Since the 1970s, Wesleyan’s East Asian Studies Department has been largely supported through the funding of Mansfield Freeman ’16 and his family. Freeman, who passed away in 1992, gave contributions that helped to fund the East Asian Studies Major, build the Freeman Center for East Asian Studies, create the first full-time professor of Confucianism, and initiate the Freeman Asian Scholar Program, which supports scholarships for students from East and Southeast Asian countries to attend Wesleyan.

One of the ways Freeman forged his connection to East Asia was through his work in insurance. In the early 20th century, Freeman helped found the Shanghai-based American International Group, the first Western company to sell insurance to the Chinese. It was through his ties to AIG that he funded his numerous philanthropic ventures, Wesleyan included. 

Now, AIG’s recent collapse appears to be harming Freeman’s last gift to Wesleyan, the 15-year-old Freeman Asian Scholar Program.

On, funding for the program is attributed to two entities: the University and the Freeman Foundation, which is run by Mansfield Freeman’s descendants and is located in Stowe, Vermont. According to 2007 public tax returns, the Freeman Foundation donated $4,245,000 to Wesleyan University. It is unclear what percentage of scholarships in 2007 were funded by that money. 

What is clear is that, as of 2006, the Freeman Foundation held a vast proportion of its investments in AIG stock. When AIG stock was at $70 a share, the foundation held roughly 11 million shares at a total value of $787,301,762, according to the 2006 tax return. Currently, AIG stock stands at $1.69, which would hypothetically decrease those assets to roughly $19,000,000.

Even more striking is that the Freeman Foundation held 69% of its total $1.1 billion assets in AIG as of 2006. Its next biggest holding was in Wal-Mart stores, which comprised 1.35% of total assets. While these numbers slightly decreased in 2007, with 57% in AIG and 1.73% invested in the next-highest company (Microsoft), the discrepancy remained vast.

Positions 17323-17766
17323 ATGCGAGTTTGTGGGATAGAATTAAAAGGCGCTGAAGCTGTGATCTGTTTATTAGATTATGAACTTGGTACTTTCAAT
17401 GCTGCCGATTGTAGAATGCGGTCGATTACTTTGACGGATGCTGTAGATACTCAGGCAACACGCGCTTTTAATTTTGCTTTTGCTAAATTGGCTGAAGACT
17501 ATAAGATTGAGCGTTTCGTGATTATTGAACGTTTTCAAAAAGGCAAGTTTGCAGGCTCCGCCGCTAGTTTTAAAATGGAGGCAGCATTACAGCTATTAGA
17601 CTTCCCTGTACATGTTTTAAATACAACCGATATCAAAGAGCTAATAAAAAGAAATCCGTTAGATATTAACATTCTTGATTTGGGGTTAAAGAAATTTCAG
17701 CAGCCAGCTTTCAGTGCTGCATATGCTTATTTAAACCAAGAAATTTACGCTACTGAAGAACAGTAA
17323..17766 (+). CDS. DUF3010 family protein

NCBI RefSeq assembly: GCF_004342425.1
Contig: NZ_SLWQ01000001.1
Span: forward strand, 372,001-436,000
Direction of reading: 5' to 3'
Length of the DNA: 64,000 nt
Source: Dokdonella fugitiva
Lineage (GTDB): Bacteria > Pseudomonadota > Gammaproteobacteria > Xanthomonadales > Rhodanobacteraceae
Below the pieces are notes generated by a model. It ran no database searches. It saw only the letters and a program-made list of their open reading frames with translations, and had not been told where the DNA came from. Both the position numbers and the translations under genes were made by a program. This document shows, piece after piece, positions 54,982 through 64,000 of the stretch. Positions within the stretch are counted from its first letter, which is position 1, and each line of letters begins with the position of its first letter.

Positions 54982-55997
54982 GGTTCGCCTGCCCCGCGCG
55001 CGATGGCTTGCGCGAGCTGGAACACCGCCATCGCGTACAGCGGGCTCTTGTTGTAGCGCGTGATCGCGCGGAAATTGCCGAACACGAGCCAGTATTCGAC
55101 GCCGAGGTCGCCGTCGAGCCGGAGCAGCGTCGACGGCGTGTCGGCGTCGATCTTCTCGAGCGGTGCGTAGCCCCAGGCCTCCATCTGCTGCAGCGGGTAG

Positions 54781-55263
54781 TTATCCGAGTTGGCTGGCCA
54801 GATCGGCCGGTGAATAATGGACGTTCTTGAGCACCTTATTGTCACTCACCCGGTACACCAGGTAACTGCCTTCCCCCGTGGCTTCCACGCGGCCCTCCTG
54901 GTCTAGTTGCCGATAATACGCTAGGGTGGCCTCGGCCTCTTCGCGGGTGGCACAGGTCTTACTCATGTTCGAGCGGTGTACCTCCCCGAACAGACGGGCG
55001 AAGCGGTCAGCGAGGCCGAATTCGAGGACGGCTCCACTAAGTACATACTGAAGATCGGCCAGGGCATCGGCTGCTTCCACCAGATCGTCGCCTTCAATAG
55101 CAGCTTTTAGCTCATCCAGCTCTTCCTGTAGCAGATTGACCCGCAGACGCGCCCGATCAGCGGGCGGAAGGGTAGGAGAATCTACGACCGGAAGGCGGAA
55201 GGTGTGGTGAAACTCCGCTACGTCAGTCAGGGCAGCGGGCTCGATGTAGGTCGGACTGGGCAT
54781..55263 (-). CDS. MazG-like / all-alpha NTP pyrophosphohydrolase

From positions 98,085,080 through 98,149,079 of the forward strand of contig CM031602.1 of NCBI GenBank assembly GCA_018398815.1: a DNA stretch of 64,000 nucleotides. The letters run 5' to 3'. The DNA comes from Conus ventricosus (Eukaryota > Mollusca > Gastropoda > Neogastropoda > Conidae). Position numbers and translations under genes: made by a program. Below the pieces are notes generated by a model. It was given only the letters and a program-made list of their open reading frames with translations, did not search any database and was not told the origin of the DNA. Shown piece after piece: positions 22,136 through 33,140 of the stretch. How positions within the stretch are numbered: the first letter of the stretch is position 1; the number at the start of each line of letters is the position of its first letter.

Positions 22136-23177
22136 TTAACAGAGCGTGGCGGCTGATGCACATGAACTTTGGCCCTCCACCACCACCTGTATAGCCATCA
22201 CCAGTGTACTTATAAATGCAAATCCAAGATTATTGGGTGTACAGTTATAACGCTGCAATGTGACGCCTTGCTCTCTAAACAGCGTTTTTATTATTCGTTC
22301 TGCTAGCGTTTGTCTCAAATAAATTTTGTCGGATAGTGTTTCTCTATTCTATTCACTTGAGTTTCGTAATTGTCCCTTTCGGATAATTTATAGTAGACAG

The scholarship’s dependence on AIG support can be seen by a quick glance at the Wesleyan website, where potential applicants are encouraged to visit local AIG offices in order to get more information about the program.

“Wesleyan alumni in the eleven countries and regions, as well as local AIG offices and U.S. Education Advising Centers, can provide further information to students interested in applying,” the site reads.

Officials at the scholar program were not available for comment. 

Yet current Freeman scholars themselves have begun to see the effect of the Freeman Foundation’s almost certainly declining finances. Scholar Erwin DwiSaputra ’11 said he started feeling new financial pressures as the economy soured during his freshman year.

“Starting my year, they eliminated the Room and Board scholarship and stipends,” DwiSaputra said. “They still, however, pay for the whole tuition, which is the largest part of the cost.” 

There is a strong likelihood that not as many scholarships will be offered in the coming year, given that the other portion of funds for the program come from Wesleyan finances, which have suffered due to the recent $200 million decline in the endowment.  

As for now, University officials appear to be recruiting international students who can afford attending Wesleyan.

“We are hopeful that we can make progress on the goal of increasing the international representation in our student body while dealing with budget realities,” said Associate Dean of Admissions Terri Overton. “We have increased recruitment efforts overseas in general and it’s likely we will see an increased number of international students matriculating who did not apply for financial aid.”

  • David Lott, ’65

    Sad but extremely foolish. Why they would not diversify the portfolio is hard to understand.